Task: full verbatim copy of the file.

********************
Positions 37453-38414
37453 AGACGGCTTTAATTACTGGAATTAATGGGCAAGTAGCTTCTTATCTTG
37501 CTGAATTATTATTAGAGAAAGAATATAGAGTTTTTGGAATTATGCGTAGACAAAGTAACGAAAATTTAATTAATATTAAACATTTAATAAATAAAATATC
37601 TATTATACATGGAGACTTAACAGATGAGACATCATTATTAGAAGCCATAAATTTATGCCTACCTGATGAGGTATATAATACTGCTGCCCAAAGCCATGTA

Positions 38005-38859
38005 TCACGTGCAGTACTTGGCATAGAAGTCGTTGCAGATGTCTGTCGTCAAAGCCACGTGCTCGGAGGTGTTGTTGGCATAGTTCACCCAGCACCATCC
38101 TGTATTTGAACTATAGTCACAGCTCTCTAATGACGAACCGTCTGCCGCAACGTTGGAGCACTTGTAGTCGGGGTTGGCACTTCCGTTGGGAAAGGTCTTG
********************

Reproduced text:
Positions 37453-38414
37453 AGACGGCTTTAATTACTGGAATTAATGGGCAAGTAGCTTCTTATCTTG
37501 CTGAATTATTATTAGAGAAAGAATATAGAGTTTTTGGAATTATGCGTAGACAAAGTAACGAAAATTTAATTAATATTAAACATTTAATAAATAAAATATC
37601 TATTATACATGGAGACTTAACAGATGAGACATCATTATTAGAAGCCATAAATTTATGCCTACCTGATGAGGTATATAATACTGCTGCCCAAAGCCATGTA

Positions 38005-38859
38005 TCACGTGCAGTACTTGGCATAGAAGTCGTTGCAGATGTCTGTCGTCAAAGCCACGTGCTCGGAGGTGTTGTTGGCATAGTTCACCCAGCACCATCC
38101 TGTATTTGAACTATAGTCACAGCTCTCTAATGACGAACCGTCTGCCGCAACGTTGGAGCACTTGTAGTCGGGGTTGGCACTTCCGTTGGGAAAGGTCTTG